Well, despite what my host mom thinks, it would appear that I have been eating quite a lot recently. Or rather, eating out of the house a lot, which means…review time! But rather than writing separate posts for everything, I’m combining several cuisine tastings into one convenient update, not only to avoid annoying people, but also because I’m getting backed up on posts as it is. Whoops. So, without further beating around the bush, here are my reviews for Lomo Saltado, Churros, Tarboush Restaurant, Istanbul Turkish Restaurant, and some delectable street-cart sweets!
Lomo saltado is a pretty popular Peruvian dish than can be found in pretty much any restaurant or cafe in Lima. It is, essentially, steak strips sautéed with peppers, onions and potatoes (potatoes cut like french fries, as it were) and served with a heaping pile of rice. My first adventure with this dish was fairly successful, I would say. In the restaurant-studded district of Miraflores, after my visit to La Plaza de las Armas, I was wandering around hoping to hunt down some good, authentic grub for a cheap price. Right near el Parque Kennedy, tourist & restaurant magnet, I found a small strip of nameless cafes down a side alley, all serving more or less the same thing in more or less the same restaurant. (The name of the street escapes me at the moment, but for anyone looking, it’s directly across from the Ripley department store). I turned into the first one on the line, and instantly became that awkward gringa (whitey…specifically American whitey) that no one knows what to do with, because she clearly doesn’t know what to do. (Aka, though I saw a waiter, so I sat down & waited for someone to come over…pretty sure you’re supposed to order at the counter.) In any case, here’s the lowdown: my steak was, frankly, a weeeee bit tough/chewy. Whether it was the cafe, time of night, or even the tradition of lomo saltado, I do not know. However, the flavors were absolutely delicious. A little salty, with all of the flavors from the peppers, and hot steaming rice. It was a HUGE plate, and I pretty much cleaned it. Overall, definitely a good experience, and I shall certainly be eating lomo saltado again sometime. The price? 10 Soles, probably around $4. For the amount of food I got, I’d say that was a good deal.
UPDATE: Although I didn’t eat this particular batch, here’s a better photo of yet another plate of Lomo Saltado that a friend of mine had on another occasion. Bit less sketchy than photo one:
Now then. Onto the sweets.
Churros-Ok, so churros are more or less a ridged, elongated (fried?) doughnut (except, a bit more dense than a doughnut) with a filling. The most typical filling is caramel, followed closely by chocolate and in some shnazzy cafes I’ve even seen some that look like they might be filled with some sort of lemon curd. On a chilly walk home the other night from a nearby mall (Larcomar, simply went to peruse & peoplewatch) I saw these babies sitting in a little case at a stand in El parque Del Amor called Fruzión, which sells fruit juices/smoothies, coffee, hot chocolate (which I have sampled in the past by the way–very tasty & dusted with cinnamon!) and sweets. I was immediately sucked in, apparently very obviously-the girl at the counter asked me if I wanted a churro even before I opened my mouth…must’ve seen the drool as I stared. 😛 In any case, my churro was, alas, probably not SUPER fresh, but neither was it cold and stale. It was warm, and the chocolate in the middle was still oozing and delicious, and I was quite satisfied. However, I see street carts in parks selling churros all the time, and I’m willing to bet I can buy them there for less than the 3 soles I paid at Fruzión. (Although that’s still only like…$1.25. So whatever.)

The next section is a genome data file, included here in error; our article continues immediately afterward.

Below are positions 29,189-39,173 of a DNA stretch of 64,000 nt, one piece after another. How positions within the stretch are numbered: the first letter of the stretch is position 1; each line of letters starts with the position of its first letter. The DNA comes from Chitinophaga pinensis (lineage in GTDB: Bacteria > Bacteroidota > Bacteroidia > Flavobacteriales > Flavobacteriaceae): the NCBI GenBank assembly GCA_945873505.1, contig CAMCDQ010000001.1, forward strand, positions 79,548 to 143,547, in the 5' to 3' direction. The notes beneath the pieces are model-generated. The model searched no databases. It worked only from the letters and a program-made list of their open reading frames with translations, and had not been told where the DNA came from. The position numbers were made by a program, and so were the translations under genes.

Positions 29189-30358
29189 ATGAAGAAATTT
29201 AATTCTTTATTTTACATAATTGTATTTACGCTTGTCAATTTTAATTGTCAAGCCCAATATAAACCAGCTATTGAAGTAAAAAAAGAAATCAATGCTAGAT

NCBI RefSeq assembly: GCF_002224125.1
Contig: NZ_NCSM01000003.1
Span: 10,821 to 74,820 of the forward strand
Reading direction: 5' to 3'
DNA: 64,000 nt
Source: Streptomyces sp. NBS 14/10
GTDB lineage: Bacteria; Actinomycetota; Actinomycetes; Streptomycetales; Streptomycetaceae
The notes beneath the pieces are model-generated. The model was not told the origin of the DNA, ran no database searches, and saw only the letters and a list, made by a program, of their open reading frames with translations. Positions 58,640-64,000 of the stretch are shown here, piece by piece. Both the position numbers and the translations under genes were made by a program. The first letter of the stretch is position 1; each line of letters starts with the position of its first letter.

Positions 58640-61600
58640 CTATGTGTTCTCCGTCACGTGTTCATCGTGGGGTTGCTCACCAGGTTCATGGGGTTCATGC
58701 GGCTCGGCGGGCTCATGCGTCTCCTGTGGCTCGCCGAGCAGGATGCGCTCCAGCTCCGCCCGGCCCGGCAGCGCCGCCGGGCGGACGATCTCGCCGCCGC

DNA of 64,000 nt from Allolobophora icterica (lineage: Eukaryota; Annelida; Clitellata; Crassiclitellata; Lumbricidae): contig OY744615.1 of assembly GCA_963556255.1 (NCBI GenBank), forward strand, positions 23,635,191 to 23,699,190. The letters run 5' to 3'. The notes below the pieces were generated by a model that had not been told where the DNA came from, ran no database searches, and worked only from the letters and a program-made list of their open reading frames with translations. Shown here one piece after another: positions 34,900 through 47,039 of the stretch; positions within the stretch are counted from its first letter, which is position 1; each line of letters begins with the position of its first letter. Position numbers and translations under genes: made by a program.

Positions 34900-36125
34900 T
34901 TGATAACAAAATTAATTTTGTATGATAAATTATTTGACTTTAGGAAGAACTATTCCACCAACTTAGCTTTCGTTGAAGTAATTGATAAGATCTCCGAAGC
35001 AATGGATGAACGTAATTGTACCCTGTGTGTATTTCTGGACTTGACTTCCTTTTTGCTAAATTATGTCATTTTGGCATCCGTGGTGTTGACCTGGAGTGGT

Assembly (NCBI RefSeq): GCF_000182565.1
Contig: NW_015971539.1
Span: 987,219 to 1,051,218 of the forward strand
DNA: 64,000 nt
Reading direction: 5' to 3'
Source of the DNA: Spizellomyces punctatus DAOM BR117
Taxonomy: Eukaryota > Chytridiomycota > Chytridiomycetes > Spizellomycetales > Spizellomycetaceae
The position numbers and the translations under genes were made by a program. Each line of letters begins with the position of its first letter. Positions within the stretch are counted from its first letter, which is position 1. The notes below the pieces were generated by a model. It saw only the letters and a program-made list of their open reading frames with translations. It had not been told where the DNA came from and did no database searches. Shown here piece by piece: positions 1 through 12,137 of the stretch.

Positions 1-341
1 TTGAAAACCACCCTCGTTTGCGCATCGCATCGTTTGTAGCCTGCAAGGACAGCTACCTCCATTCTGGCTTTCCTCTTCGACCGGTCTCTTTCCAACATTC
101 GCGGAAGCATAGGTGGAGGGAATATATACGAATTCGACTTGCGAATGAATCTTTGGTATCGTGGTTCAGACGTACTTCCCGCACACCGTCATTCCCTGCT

Tarboush Arabic Restaurant–Located directly next to El Parque Kennedy on the Avenida 28 de Julio is Tarboush, a small cafe painted with a fantastically tacky bellydancer on the wall and signs advertising falafel and shawarma. Alright people, let’s get one thing straight before I continue-stop judging me! I know I shouldn’t be eating Middle Eastern cuisine already when I still haven’t tried even a SMALL percentage of Peruvian specialties, but I was sick & missing Jordan, & just wanted some comfort food. So there! (Also, apologies, didn’t have my camera with me so there are no pictures of the food, but I’ll try to take one of the restaurant later.) Anyways, the music playing was all American pop/recent hits, which made for an amusing experience. I ordered the Vegetarian Plate mostly because it came with hummus, & when it arrived there were 4 fairly large falafel, a small salad, some rather vibrantly yellow rice, and hummus. I’ll go ahead and say it, Arabic cuisine varies from country to country and even house to house, but this wasn’t QUITE like anything that I have ever had. It was tasty, but from my personal experiences not quiiite authentic (especially the hummus-I am a SERIOUS hummus addict/snob) but the bread was hot, the falafel were nice & fried, and all in all the taste was close enough so that I was content. The plate + water, by the way, cost around 18 soles-roughly 7-8 USD. Not bad for ethnic food. I’ve seen 2 other Arabic restaurants in my hood, so hopefully I can visit them soon.